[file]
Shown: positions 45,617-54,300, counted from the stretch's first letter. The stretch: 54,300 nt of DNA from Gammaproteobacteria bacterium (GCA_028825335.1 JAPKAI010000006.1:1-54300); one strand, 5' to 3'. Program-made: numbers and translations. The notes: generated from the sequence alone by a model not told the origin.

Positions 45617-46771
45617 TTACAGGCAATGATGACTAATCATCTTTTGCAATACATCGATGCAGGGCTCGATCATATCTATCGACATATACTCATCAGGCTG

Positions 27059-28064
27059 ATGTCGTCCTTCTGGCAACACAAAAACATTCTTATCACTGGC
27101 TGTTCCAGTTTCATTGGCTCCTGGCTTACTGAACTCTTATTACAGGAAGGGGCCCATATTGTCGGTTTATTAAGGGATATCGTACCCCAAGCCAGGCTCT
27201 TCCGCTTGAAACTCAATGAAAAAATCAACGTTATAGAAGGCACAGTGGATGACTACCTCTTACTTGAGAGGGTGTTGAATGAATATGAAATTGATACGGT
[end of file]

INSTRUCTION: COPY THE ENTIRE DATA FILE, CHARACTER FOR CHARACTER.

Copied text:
Shown: positions 45,617-54,300, counted from the stretch's first letter. The stretch: 54,300 nt of DNA from Gammaproteobacteria bacterium (GCA_028825335.1 JAPKAI010000006.1:1-54300); one strand, 5' to 3'. Program-made: numbers and translations. The notes: generated from the sequence alone by a model not told the origin.

Positions 45617-46771
45617 TTACAGGCAATGATGACTAATCATCTTTTGCAATACATCGATGCAGGGCTCGATCATATCTATCGACATATACTCATCAGGCTG

Positions 27059-28064
27059 ATGTCGTCCTTCTGGCAACACAAAAACATTCTTATCACTGGC
27101 TGTTCCAGTTTCATTGGCTCCTGGCTTACTGAACTCTTATTACAGGAAGGGGCCCATATTGTCGGTTTATTAAGGGATATCGTACCCCAAGCCAGGCTCT
27201 TCCGCTTGAAACTCAATGAAAAAATCAACGTTATAGAAGGCACAGTGGATGACTACCTCTTACTTGAGAGGGTGTTGAATGAATATGAAATTGATACGGT